Along with his family and religious community, we greet the early release of Father Nguyễn Văn Lý with great relief. Father Lý is a Roman Catholic priest whose heroic activism in the cause of human rights and religious liberty in Vietnam was recognized by the Victims of Communism Memorial Foundation in 2013 with our Truman-Reagan Medal of Freedom. Having spent more than twenty years of his life in prison and fifteen under house arrest, Father Lý was nearing the end of his current eight-year sentence at the time of his release.
That this grim total has now been cut by several months is reason for celebration. But even so, we must recognize that Father Lý’s story, and the stories of other detained activists like him, exemplify the arbitrary and despotic nature of the communist regime in Vietnam. The government’s approach to its critics saw no material alteration even while President Obama was on Vietnamese soil during his recent trip. During his visit, six more peaceful activists were arrested, and dozens more prevented from leaving their homes. President Obama acknowledged these events directly in his remarks to Vietnam’s communist leaders, and rightly so. The communist government lacks democratic legitimacy and commits serious and enduring violations of its people’s human rights and dignity. These are facts that American leaders ought to keep before them as they continue to engage with the Vietnamese regime.
Overall, relations between the United States and Vietnam are better now than they have been for many years. Polls show that 78% of Vietnamese people have a favorable view of the US and that 89% support the proposed Trans-Pacific Partnership (TPP) trade deal. While interesting, we would be even more interested in seeing a poll measuring the Vietnamese people’s support for democracy, for fair and freely contested elections, for civil liberties, and for human rights.
Unfortunately, this is the kind of poll that the dictatorial Communist Party of Vietnam is unlikely to authorize. The Party claims that Vietnam is democratic—National Assembly elections were held on Sunday—but the system is a sham. The Party enforces a suffocating control over the pre-selection process for candidates in order to retain the monopoly over political power in Vietnam that it has held since 1975. Human Rights Watch calls the human rights situation “dire in all areas,” noting the country’s one-party system, its violation of the freedoms of speech, opinion, press, association, and religion, and the violence, torture, and imprisonment it inflicts on its opponents. Freedom House sums up the situation with a blunt verdict of “not free.”
At the present moment, Vietnam has great interest in improved relations with the United States. Among the nations involved in the TPP negotiations, Vietnam has the most to gain. And China’s increasingly aggressive behavior in the South China Sea has Vietnam searching for international partners who can help check that country’s encroachment. Although this ought to have given the United States greater bargaining power vis-à-vis Vietnam, President Obama announced on Monday that he was lifting the United States’ arms embargo on Vietnam without conditions, alluding to the South China Sea situation with the remark that “Big nations should not bully small ones.” Unfortunately, for the time being, this laudable sentiment has not been extended to situations in which big governments bully their people. If we are to move forward in our relations with Vietnam, moral clarity demands the nature of its government and the manner in which it treats its citizens be integral, not incidental, to our foreign policy.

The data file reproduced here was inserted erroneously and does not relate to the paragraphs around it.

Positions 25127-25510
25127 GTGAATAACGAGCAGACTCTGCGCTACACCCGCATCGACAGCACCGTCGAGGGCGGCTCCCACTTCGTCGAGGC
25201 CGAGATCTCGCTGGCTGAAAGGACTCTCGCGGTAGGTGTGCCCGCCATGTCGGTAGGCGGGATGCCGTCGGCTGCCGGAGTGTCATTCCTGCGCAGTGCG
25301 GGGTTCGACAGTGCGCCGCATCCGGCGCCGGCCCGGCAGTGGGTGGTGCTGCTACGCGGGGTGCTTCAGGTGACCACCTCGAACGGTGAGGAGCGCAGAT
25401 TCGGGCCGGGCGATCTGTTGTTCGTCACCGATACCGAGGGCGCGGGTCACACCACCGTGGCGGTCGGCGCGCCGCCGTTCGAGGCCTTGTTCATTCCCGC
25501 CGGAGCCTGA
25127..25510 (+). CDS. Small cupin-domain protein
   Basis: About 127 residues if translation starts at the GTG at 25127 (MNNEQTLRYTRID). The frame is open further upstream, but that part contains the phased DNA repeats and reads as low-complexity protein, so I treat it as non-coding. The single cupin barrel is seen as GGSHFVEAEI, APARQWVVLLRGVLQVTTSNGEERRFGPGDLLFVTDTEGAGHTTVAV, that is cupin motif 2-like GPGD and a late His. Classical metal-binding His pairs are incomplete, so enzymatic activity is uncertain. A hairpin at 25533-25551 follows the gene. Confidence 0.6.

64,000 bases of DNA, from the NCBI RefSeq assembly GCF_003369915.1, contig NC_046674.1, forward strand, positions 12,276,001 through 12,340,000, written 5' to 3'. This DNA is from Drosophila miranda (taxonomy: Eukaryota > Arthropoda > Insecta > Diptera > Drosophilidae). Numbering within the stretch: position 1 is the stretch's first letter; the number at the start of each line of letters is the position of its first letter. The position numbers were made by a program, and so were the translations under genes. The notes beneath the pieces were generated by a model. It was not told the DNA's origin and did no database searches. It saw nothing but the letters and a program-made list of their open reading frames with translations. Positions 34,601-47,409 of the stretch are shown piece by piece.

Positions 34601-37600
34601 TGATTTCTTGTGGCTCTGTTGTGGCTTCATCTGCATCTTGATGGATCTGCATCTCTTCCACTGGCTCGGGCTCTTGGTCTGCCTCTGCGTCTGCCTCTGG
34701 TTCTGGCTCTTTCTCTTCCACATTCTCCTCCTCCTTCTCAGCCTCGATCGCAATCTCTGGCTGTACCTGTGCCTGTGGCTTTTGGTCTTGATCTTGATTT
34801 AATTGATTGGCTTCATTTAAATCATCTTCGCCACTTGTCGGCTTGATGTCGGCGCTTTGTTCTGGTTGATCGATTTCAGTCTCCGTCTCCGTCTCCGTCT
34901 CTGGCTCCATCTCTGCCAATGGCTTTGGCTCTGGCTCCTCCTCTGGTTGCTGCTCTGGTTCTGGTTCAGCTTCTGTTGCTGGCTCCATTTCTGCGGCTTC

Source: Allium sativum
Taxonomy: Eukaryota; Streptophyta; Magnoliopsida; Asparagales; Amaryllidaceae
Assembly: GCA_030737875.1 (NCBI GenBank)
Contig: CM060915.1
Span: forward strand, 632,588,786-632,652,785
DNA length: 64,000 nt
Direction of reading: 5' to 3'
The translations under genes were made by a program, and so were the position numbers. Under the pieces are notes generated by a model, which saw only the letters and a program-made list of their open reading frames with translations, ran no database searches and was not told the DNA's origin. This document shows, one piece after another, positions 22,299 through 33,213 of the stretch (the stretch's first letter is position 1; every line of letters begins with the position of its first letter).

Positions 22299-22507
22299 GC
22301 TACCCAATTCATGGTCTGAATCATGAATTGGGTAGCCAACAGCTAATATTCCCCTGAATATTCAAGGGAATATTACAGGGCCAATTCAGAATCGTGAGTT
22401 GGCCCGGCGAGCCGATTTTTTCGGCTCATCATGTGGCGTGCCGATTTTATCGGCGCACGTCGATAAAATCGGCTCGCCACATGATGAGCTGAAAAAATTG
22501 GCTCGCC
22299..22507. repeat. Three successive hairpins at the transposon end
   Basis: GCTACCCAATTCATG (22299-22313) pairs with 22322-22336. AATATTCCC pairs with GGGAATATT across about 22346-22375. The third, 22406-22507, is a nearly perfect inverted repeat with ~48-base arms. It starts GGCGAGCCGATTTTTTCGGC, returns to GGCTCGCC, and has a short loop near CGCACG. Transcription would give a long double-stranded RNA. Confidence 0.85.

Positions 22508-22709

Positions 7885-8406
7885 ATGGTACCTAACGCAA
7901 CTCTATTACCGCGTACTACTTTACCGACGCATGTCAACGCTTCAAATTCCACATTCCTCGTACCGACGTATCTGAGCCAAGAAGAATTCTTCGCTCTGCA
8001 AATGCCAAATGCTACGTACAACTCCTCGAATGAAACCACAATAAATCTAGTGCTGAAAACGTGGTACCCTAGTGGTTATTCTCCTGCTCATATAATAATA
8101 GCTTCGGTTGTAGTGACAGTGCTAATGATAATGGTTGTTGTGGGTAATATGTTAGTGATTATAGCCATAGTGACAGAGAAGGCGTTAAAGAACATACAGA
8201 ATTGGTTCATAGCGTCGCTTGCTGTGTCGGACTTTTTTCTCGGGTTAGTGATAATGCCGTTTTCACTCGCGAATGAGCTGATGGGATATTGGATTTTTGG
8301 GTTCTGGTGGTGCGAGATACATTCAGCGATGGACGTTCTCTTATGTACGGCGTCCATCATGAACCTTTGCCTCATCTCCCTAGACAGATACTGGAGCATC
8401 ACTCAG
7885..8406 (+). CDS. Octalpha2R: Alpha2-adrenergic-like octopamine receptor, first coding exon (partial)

As a reminder, we’ve included below a series of recent pictures making the rounds on social media among the global Vietnamese community.
The photo above depicts a state security officer choking a protestor and was accompanied with the caption: “Here’s how the “people’s servants” are expressing love for the people.” The photos below, both taken in Ho Chi Minh City (Saigon) on May 8th, reveal more about the manner in which the security apparatus of the communist state deals with dissent. The one on the left shows state security manhandling another protestor, while the one on the right is of a mother and her daughter. The caption accompanying the latter reads: “Mrs. Hoang My Uyen and her daughter were beaten up as they participated in the protest in Ho Chi Minh City on May 8th, 2016.”
The text accompanying the photo of a security official literally holding another human being down with his boot reads: “I suggest the Vietnamese communities overseas put this picture on banners and billboards along the highway as we did with the photo of Father Ly being muzzled when he was arrested. A picture tells a thousand words. This is the most graphic picture of the brutality of the Vietnamese communism. I’m sure this photo will stir up a large wave of anger from Western countries against the communists of Vietnam. We cannot let these animals Vietnamese communist who are begging for aids from the western world, and with our tax money and then turn around to persecute our people like this. Vietnamese associations overseas, hurry up, please, please please.”